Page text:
But fear not. Ottawa retailers are often generous - some far more generous than others - in their return and exchange policies.
We all know the feeling. We like the look of something in the store, and buy it. Then, after we get home - maybe even a month or more later - we regret making the purchase.
No problem with some retailers. Just return the item, unused and undamaged, and you should be able to get your money back. That's what I found when I checked the return and exchange policies of 12 of Ottawa's leading retailers.
Naturally, these retailers want proof of purchase, preferably the receipt. They also may require the packaging in which the goods were purchased.
The biggest stumbling block to getting a refund - or, at least, a credit for the returned item - is the time interval between the purchase date and the date on which the item is returned.
In order to qualify for a full refund, this time interval can be as little as one week or as long as three months, perhaps even longer than three months, depending on which retailer you are dealing with.
Some retailers hit their customers with a penalty for returning goods. It's called a "restocking fee," that can be as much as 20 per cent of the price of the item. On an expensive TV costing $1,000, that's a $200 charge if you decide to return the item, even when it's unused and in perfect condition.
I am usually guilty of failing to check a store's return policy before purchasing an item. So it was a surprise to me to discover how widely these policies vary from one store to another.
Canadian Tire's return policy was among the best of the 12 retailers I looked at. It's unambiguously stated on the back of the receipt: "To return an item for exchange or refund, bring it to any Canadian Tire store within 90 days, in its original condition and packaging, with your receipt and issue of Canadian Tire money. Returns without the original receipt or packaging will be accepted at Canadian Tire's discretion."
A Canadian Tire store clerk, from whom I'd requested a written copy of the return policy, volunteered that it would not make a difference if I returned an item a week or two beyond the 90-day deadline.
Ikea's return policy is equally clearly stated in its catalogue, although the Swedish home furnishings giant allows only 45 days to return an item and collect a refund.
The Ikea policy is set out under the headings "Sometimes things don't go according to plan" and "45 days no-nonsense return policy." It states: "If you've changed your mind and are not entirely satisfied with your purchase, simply return the unused item within 45 days for an exchange or refund. A receipt and the item's original packaging are required for all returns and exchanges."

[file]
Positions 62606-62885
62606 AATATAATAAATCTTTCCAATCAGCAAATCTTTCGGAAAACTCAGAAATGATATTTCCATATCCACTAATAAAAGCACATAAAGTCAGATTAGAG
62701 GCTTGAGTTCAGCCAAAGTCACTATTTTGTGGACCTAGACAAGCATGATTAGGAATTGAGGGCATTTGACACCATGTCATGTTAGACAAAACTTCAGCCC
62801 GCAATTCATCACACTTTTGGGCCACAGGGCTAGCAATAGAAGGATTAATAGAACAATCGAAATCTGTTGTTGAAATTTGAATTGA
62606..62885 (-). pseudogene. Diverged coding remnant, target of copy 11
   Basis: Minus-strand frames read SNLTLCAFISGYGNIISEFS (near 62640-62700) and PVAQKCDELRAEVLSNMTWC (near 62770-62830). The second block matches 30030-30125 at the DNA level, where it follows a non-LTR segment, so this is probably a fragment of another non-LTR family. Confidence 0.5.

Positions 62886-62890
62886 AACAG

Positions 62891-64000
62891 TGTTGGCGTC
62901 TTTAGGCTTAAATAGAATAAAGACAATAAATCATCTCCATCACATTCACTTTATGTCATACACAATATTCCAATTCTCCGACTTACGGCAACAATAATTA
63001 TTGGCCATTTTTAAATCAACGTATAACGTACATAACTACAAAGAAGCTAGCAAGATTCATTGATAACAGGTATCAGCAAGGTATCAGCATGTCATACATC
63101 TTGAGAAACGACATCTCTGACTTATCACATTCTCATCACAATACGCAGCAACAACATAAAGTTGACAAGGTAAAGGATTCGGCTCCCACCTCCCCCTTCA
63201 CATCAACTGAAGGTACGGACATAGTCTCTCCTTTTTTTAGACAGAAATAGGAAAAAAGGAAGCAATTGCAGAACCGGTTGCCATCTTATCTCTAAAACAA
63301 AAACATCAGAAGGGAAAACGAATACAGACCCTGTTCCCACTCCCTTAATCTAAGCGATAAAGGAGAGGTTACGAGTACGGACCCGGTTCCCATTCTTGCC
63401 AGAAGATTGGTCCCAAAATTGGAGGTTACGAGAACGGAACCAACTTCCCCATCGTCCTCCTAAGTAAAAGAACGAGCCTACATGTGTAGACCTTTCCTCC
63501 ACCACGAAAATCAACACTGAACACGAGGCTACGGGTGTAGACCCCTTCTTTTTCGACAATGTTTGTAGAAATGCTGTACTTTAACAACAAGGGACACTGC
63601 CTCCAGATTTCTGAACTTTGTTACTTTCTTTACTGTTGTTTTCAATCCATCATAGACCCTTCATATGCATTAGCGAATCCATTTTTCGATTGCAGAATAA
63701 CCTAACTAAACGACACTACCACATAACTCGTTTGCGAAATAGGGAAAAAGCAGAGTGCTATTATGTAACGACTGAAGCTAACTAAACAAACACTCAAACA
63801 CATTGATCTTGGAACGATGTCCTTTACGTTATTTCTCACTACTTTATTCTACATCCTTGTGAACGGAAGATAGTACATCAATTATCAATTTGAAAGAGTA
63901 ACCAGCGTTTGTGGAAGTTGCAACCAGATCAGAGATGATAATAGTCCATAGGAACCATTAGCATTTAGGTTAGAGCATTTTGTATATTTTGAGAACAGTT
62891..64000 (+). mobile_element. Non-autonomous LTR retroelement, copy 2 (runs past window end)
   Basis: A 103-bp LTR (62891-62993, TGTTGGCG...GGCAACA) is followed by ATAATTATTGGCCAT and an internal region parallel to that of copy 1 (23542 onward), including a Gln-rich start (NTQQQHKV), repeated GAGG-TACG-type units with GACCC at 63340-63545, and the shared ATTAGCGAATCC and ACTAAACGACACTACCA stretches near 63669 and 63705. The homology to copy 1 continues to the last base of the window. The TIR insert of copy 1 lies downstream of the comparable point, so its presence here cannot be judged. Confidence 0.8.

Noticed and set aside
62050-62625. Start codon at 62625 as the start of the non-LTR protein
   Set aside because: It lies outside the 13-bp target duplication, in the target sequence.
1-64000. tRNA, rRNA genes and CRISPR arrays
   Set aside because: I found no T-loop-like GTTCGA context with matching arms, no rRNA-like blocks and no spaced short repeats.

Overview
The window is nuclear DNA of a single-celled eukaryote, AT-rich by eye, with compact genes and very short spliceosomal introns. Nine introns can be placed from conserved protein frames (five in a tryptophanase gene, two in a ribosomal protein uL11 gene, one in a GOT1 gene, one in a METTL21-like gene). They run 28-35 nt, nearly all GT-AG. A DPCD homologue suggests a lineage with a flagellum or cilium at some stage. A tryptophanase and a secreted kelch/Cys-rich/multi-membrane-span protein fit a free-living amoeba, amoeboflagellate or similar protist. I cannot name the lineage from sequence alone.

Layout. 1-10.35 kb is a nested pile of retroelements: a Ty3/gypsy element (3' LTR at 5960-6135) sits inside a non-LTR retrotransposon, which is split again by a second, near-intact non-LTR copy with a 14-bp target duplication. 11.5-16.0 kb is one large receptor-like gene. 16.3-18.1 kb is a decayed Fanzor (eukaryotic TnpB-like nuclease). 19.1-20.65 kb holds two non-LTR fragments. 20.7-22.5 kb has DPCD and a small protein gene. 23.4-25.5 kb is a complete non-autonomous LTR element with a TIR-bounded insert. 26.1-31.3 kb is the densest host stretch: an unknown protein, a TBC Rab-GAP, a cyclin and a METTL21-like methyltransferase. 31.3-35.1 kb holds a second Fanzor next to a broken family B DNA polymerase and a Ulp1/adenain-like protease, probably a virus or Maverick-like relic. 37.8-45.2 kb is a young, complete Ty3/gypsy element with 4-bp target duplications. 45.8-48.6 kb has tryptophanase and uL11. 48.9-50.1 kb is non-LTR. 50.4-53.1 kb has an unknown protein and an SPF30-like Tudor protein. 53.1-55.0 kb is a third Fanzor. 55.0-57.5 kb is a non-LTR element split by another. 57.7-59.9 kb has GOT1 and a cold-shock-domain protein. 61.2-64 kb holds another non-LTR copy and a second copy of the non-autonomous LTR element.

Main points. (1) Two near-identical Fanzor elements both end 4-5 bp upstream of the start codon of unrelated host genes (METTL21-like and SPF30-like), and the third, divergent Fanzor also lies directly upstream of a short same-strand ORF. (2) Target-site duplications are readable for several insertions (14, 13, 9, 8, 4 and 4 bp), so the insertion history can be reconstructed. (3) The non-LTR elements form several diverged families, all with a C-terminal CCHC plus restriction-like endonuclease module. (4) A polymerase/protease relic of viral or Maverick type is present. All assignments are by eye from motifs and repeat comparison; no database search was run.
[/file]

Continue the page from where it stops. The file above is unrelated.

Costco, the giant shopping club that charges its customers between $1 and $2 a week to shop there, sets no limit on how long customers can keep some products before returning them for a full refund.
Among the exceptions to Costco's no-time-limit return policy are items such as televisions, computers and cameras, which must be returned within 90 days for a refund.
Winners, a chain that specializes in bargain-priced clothing and other items, usually offers a full refund on unused items if they are returned within 10 days of purchase. For items returned more than 10 days after purchase, Winners issues a gift card in the amount of the returned item.
However, Winners - like some other stores - modifies its return policy for the Christmas shopping season. From now until Christmas, Winners has extended the time limit for returns until Jan. 8, 2012.
The Brick, a chain of home furnishings stores, has an even shorter leash on customer returns. Under the heading "Satisfaction Guarantee," The Brick's policy states: "If the product is still in its original sealed package, we will refund the purchase price of the item and extended warranty if you return it within seven days."
The Sears department store chain permits returns within 30 days for furniture and major appliances, and 15 days for computers and electronics. However, Sears is among those that may charge a "restocking fee" on returned items.
Sears' written return policy states that a 20-per-cent restocking fee may be charged on furniture, major appliances, computers and electronics. "The restocking fee may be waived for exchanges," the policy states.
It's not always easy to get a store to provide a copy of its return or exchange policy. Staff in some stores I visited said they did not have a written copy to provide to the public.
The bottom line here is buyer, beware.
If you don't want to be stuck with something you don't want, or pay a penalty to return it, check a retailer's return or exchange policy before you buy.